Teaching composition, I’ve found that it’s common for students to see the course as less important than ones in their majors, but in sections where everyone’s doing something a little different, it might just be two or three students at any given time who throttle their effort back to idle. In this case, there were periods where half of the students were simply incapable of juggling the work of both classes, particularly given the amount of pressure so many put on themselves to excel in Biology in order to pave a path to medical or graduate school.

3. Taking it easy. Prior to the semester, I did recognize that in the final month they’d be subject to a lot of work and pressure, so I eased back on some of the requirements for their final research project and extended the unit by a week. In hindsight, I gave them too much time and too little to do. Many of those who were on top of things got their projects into B/B+ shape and then coasted into the finish line, not making the final push that would take the work from “good enough” to “can’t be better.” The procrastinators just used the extra week to procrastinate longer.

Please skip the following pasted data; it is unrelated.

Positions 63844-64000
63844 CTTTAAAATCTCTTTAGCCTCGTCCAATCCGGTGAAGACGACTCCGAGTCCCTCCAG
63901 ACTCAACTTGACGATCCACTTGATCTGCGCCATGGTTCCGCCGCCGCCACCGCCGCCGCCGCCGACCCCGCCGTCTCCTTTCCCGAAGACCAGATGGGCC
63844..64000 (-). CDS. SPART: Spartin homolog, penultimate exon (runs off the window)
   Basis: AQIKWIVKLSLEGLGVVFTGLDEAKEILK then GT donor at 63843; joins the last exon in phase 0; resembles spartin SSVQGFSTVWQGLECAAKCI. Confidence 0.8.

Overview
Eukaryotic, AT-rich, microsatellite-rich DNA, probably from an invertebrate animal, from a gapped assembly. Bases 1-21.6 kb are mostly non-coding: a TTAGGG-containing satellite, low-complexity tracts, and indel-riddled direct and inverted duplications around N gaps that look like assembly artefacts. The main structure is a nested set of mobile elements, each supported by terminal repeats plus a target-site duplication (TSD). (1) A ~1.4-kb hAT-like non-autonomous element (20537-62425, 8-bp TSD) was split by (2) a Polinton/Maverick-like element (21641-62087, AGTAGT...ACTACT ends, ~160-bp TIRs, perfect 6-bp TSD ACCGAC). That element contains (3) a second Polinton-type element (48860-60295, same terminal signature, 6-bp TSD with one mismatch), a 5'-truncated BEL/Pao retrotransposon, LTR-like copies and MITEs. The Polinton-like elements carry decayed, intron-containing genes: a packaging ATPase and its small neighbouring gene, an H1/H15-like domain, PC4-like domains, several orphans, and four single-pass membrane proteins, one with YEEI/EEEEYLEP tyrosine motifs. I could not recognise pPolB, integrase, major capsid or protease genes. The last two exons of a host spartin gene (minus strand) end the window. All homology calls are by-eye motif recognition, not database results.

It’s not that students did horribly. To some degree, my discontent is par for the course, a failure to reach impossible expectations. The average grade was in line with my other section of the course. It’s just that in the final conferences I had with each student, as we reviewed their work, I could sense the missed opportunities over and over. My work with them was “good enough,” but only that.

What would I do differently?

The biggest change would be to recognize that they got enough Biology in Biology. Rather than make them write more about Biology, I would have them apply the kind of thinking and analysis scientists do to other questions.

I would design the course and assignments so that first year writing served as a combination booster shot/antidote for their major field of study. One the one hand, they’d be exercising similar academic muscles. On the other hand, they wouldn’t really recognize they were doing so until later. Rather than seeing first year writing as more of the same grind, it could’ve been a cleansing breath.

Most of the things I do – teaching, writing, rec-league no-check hockey – are extended exercises in falling short of the goals I make for myself, so this class was no different from any other in that sense.

Still, it’s obviously been bugging me. School ended six weeks ago.

So I remind myself that the best part about teaching, and writing, and rec-league no-check hockey – is that you get another bite at the apple time after time.